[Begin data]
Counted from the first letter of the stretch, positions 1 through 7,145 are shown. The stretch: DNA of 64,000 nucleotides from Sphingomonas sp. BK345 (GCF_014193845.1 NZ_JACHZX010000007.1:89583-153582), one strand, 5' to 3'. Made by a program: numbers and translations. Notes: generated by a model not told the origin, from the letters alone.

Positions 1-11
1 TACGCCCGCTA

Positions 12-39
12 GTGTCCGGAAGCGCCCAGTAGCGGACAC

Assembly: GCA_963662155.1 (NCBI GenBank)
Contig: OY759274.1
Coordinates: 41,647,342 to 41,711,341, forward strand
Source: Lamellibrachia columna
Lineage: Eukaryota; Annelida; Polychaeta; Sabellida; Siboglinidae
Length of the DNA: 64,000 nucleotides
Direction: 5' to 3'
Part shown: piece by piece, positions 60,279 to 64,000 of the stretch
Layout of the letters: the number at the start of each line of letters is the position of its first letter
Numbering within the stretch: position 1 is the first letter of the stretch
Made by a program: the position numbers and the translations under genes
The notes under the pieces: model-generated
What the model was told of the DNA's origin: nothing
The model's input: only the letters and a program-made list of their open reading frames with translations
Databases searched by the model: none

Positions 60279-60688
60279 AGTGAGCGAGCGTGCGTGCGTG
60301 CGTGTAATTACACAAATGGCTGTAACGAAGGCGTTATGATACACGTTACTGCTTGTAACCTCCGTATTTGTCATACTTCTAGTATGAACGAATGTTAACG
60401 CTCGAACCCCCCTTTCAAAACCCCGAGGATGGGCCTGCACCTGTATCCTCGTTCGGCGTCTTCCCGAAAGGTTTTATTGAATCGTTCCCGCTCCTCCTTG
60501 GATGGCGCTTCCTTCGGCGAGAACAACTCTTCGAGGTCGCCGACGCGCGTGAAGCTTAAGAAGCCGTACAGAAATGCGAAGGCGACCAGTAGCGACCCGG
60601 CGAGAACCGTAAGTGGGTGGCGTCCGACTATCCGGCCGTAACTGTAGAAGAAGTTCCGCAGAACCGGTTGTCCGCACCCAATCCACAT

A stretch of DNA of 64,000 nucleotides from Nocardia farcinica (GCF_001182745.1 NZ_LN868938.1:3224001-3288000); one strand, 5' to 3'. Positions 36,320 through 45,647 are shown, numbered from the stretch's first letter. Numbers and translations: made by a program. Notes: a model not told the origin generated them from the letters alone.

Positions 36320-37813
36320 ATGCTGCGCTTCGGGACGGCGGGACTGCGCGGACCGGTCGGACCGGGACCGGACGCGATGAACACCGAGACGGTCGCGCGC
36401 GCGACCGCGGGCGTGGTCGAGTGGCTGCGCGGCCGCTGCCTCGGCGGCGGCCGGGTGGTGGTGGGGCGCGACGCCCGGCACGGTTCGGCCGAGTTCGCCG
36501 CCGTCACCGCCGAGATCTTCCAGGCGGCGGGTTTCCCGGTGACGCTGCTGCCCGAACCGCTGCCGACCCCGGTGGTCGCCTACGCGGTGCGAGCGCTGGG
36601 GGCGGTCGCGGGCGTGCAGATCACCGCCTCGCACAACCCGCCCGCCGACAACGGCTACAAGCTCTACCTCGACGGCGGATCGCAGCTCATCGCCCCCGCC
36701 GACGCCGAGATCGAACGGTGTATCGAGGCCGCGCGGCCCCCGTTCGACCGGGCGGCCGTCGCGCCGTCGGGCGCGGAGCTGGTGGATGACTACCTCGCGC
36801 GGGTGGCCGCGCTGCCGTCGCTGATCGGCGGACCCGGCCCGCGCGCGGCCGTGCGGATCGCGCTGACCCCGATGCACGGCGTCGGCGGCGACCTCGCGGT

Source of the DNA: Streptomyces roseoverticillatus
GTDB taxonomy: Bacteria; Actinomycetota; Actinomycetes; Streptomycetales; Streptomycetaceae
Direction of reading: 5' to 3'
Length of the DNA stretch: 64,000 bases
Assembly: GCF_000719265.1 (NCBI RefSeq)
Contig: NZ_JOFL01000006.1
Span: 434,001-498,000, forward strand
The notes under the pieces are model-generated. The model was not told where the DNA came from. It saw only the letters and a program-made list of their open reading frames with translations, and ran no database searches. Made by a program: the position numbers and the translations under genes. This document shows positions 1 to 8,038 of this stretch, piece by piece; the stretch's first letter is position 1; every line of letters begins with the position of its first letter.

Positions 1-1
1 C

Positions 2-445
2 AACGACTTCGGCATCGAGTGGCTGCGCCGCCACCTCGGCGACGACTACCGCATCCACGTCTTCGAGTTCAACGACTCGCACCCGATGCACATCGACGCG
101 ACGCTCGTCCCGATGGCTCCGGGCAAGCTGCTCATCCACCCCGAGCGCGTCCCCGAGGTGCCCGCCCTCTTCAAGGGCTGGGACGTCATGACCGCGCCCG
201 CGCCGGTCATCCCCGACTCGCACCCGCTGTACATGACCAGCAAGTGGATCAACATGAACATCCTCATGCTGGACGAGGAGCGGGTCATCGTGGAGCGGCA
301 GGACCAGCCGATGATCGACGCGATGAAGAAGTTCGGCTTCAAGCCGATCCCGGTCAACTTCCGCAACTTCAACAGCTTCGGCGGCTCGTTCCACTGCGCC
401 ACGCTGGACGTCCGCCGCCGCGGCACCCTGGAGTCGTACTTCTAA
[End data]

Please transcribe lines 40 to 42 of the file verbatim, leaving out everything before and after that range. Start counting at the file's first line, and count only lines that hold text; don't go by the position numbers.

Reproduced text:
Contig: NZ_JOFL01000006.1
Span: 434,001-498,000, forward strand
The notes under the pieces are model-generated. The model was not told where the DNA came from. It saw only the letters and a program-made list of their open reading frames with translations, and ran no database searches. Made by a program: the position numbers and the translations under genes. This document shows positions 1 to 8,038 of this stretch, piece by piece; the stretch's first letter is position 1; every line of letters begins with the position of its first letter.